The Mets are up to their batting gloves in mediocrity. They’re not bad. They’re not good. They win one day. They lose the next. They score nine runs one day. They score none the next. The bullpen is lights out one day. They get their lights punched out the next. They’re slightly under .500 since the end of last May. Once the undisputed rulers of the National League, they are now just another National League team, drowning in a sea of parity. They are on the cusp of becoming irrelevant. Not bad, not good, not anything.
- Ryan Church (.309, 32 RBI) has been the biggest surprise, and the team MVP. The Mets have been struggling since he went down with a concussion.
- David Wright is on pace for another 30 homer, 100+ RBI season
- Jose Reyes may have figured something out. After studying video clips, he realized his stride was too long. Since then, he’s hit in eleven straight, and has been driving the ball the way he used to.
- Billy Wagner reinvented himself and is having one of his best seasons to date.
- Johan Santana hasn’t been dominant, but he leads the Mets in innings, wins, strikeouts, and ERA. The starting rotation would be a mess without him.
- Carlos Delgado has been the key to the Mets’ struggles at the plate. The Mets acquired Delgado to be their cleanup hitter. He was everything they wanted in 2006, hitting 38 homers, and backing up Carlos Beltran, leading the other Carlos to 41 dingers. In the past two years, however, he has clearly declined, and is a solid six hitter at best. He simply can’t catch up to a major league fastball anymore. The Mets lineup has suffered without the old Delgado’s presence in the number four spot in the order.
- The bullpen has struggled to get the ball to Wagner. They’re still missing a solid eighth inning man. Duaner Sanchez has been effective, save for one outing, but the team is reluctant to push him too hard following his injury. And regular setup man Aaron Heilman has looked lost all year. The bullpen’s most reliable pitcher has been Scott Schoeneweis. ‘Nuff said.
- The bench, a strength on paper, has been horrible, batting under the Mendoza line for the season.
- Injuries to Pedro Martinez, Orlando Hernandez, Moises Alou, Angel Pagan, Ryan Church, and others have had an impact.
- Carlos Beltran looks like Superman one day and Marty Feldman the next. He’s always been streaky, but his lack of power this year (4 homers) has been alarming. Is he suffering from a lack of a fearsome number five hitter, or is he just tired of playing for Willie Randolph, as some have speculated? Or is it just all mechanical?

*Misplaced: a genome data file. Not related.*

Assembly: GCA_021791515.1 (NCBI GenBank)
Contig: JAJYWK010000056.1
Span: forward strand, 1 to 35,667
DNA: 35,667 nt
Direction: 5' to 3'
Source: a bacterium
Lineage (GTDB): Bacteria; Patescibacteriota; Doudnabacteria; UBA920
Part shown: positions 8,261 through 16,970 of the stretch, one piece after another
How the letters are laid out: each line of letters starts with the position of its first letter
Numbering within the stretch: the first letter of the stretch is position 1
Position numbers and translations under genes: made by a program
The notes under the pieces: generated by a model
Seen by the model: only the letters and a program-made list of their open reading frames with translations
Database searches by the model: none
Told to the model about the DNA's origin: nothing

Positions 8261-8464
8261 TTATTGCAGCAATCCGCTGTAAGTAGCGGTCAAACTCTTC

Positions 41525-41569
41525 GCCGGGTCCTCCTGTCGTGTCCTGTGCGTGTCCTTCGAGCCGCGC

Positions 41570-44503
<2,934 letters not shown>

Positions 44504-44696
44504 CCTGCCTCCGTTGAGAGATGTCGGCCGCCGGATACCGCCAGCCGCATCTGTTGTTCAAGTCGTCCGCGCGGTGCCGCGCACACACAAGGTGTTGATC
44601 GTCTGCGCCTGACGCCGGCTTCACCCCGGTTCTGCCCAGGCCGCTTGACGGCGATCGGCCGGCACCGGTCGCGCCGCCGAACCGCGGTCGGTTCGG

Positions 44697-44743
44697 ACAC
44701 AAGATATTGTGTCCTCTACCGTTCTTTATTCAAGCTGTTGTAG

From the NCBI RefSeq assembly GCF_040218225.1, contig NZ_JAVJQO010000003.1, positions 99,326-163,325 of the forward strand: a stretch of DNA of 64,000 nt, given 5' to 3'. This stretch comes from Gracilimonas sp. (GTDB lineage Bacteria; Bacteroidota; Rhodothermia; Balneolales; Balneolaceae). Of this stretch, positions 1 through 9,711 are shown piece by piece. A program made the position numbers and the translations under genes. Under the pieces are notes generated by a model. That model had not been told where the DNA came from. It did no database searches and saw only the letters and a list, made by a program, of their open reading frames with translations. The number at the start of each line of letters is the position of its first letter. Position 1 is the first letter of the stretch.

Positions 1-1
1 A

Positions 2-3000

- Willie Randolph hasn’t been bad. He hasn’t been good either. Fans are growing impatient with his upbeat, prepackaged postgame comments. He comes across as disingenuous. And he didn’t help himself with his racially-motivated comments about how he has been treated by the media. I guess Art Howe, Jeff Torborg, and Bud Harrelson got a free pass? Randolph’s job is legitimately in jeopardy. If the Mets are still mediocre by at least the All-Star break, he may have to start reading the ol’ classifieds.
The Mets are now in the middle of their first truly important series of the year versus the Marlins. They can either make a statement by winning the last two games, or make an even bigger statement by losing one or both games.
So who did everybody pick to win the National League East this year? The Mets? The Phillies? Don’t forget about those Braves. So, in mid-May which one of these teams has the early lead? Try the Marlins.
Coming into 2008, the Marlins seemed to be made up of has-beens, never-weres, and never-will-bes. It turns out, they’re actually wiley veterans, late bloomers, and pleasant surprises. The big question this early in the season is, of course, are they for real?
The starting rotation is led by Scott Olsen, who at 4-1 with a 2.22 ERA, is finally fulfilling his potential. Mark Hendrickson, owner of a 4.93 career ERA, has been a fine number two, boasting a 5-1 record. Andrew Miller, Ricky Nolasco, and Burke Badenhop (which is now the greatest name in baseball history – though it would be better if he were an infielder) have performed as expected – poorly.
But the bullpen has made up for any shortcomings in the rotation. Four relievers have ERAs under 3.00, including Renyel Pinto, who sports a squeaky-clean 0.73 mark.
At the plate, this team has exhibited power and speed. Hanley Ramirez leads the way. He’s the kind of player Jose Reyes should be right now. Although, maybe now that he’s signed a huge contract, Hanley will become a lazy popup machine like Reyes. Ramirez has thirteen steals and eight home runs. However, he is second on the club in home runs to Mike Jacobs and Dan Uggla. Wait, Mike Jacobs and Dan Uggla? Mets fans know that Jacobs is capable of hitting the ball out of the park, as long as he lays of the high fastballs. And yes, Uggla has talent, but he’s on pace for 41 homers. Really? And Jeremy Hermida is finally becoming the player the Marlins thought he would be from the beginning.
So, back to the original question. Are they for real? Previous track records indicate that Hendrickson, Jacobs, and Uggla can’t keep it up all year, and Kevin Gregg still has to prove that he can be a major league closer two years in a row (anyone remember Mel Rojas? I didn’t think so).
It’s a nice start, and they’ll probably finish third or fourth at worst, but the Marlins don’t have enough depth in their starting rotation or their lineup to stay in first all year. The Mets, Phils, and Braves better hope so.